The FTSE 100 closed lower on Wednesday, even after the Chancellor unveiled a £30bn stimulus package to get consumers spending again.
London’s blue-chip index closed down 0.55 per cent at 6,156 points after a muted day of trading. The FTSE 250 index of slightly smaller companies finished the day 0.95 per cent lower.
It came after UK chancellor Rishi Sunak’s summer statement in which he introduced a £30bn package to help the economy bounce back.
“The mini-budget – which took a Groupon-approach to stimulus in places… wasn’t robust enough to distract European investors from the continued acceleration of global covid-19 cases,” said Spreadex analyst Connor Campbell.
The market’s muted reaction to the fresh stimulus measures may also be because the Treasury had trailed a number of the announcements earlier this week.
The stamp duty holiday received little attention from FTSE 100 investors since it had been widely anticipated. Housebuilder Taylor Wimpey surged on the back of the speech before closing down 1.77 per cent.
FTSE 250-listed Savills was up 2.5 per cent after Sunak’s speech.
The surprise announcement of the “Eat Out to Help Out” scheme, which will provide a 50 per cent discount for sit down meals in cafes, restaurants and pubs, helped the markets somewhat paired with a drastic cut in VAT.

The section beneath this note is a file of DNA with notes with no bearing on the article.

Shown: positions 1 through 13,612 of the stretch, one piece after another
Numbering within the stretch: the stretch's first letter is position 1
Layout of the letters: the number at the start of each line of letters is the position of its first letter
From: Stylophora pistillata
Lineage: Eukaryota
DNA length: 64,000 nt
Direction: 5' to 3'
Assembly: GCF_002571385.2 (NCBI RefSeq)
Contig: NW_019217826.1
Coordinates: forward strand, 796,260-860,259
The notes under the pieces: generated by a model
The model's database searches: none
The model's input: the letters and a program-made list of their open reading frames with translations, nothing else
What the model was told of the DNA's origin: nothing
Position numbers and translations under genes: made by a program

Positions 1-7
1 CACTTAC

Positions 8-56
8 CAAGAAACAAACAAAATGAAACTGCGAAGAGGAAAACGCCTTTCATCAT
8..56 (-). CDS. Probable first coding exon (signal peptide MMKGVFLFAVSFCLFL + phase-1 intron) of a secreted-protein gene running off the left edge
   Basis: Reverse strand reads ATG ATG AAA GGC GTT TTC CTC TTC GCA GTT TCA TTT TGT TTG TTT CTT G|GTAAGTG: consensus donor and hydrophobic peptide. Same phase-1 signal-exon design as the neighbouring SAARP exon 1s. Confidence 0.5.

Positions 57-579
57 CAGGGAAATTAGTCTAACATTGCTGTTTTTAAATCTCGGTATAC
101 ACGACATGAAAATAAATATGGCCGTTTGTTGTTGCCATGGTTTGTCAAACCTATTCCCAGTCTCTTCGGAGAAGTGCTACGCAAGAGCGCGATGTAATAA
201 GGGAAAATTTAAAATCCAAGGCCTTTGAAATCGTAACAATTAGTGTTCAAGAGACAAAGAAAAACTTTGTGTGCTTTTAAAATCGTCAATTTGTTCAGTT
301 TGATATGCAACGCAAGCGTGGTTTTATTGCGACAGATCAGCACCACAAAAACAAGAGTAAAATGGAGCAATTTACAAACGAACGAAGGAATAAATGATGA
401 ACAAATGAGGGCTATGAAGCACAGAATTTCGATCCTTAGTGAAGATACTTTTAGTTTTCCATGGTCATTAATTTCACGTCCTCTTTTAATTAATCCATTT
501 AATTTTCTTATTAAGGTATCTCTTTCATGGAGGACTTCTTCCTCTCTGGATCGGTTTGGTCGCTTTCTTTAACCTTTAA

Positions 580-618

The Restaurant Group jumped on the news before plunging 4.03 per cent by the end of the day.
While a headline-grabbing offering, it may not be so attractive in the longrun. “The VAT cut may entice some visitors but the Monday-Wednesday time frame and £10 limit for the month of August on dining out may not move the dial much,” said Russ Mould, investment director at AJ Bell.
Investors’ caution may be because “for an economy so reliant on consumer spending, these are just trifles, of little use if consumers remain worried about the longer-term outlook for jobs ad spending,” said Chris Beauchamp, chief market analyst at IG.
US stocks inch up on rebound hopes
Wall Street opened more positively than the FTSE despite recording another increase in infections.
“The UK just reminded Wall Street that the global stock market rally is not likely going away anytime soon as governments globally will now be delivering massive fiscal stimulus responses,” said Edward Moya, senior market analyst at Oanda.
The benchmark S&P 500 is up 0.17 per cent while the Dow Jones is just 0.06 per cent higher. The tech-heavy Nasdaq is leading US stocks, gaining 0.73 per cent.
The jump in cases in the US, which was also seen in Texas, spooked Wall Street yesterday. The S&P 500 dropped 1.1 per cent and the Dow Jones finished down 1.5 per cent. It brought a five-day rally to an end.
“The focus for the US continues to be the economic recovery, which has outweighed a rise in cases that has become the latest bit of bad news to be shrugged off by a market focused on good news and on the positive overspill from the Fed’s liquidity operations,” Beauchamp said.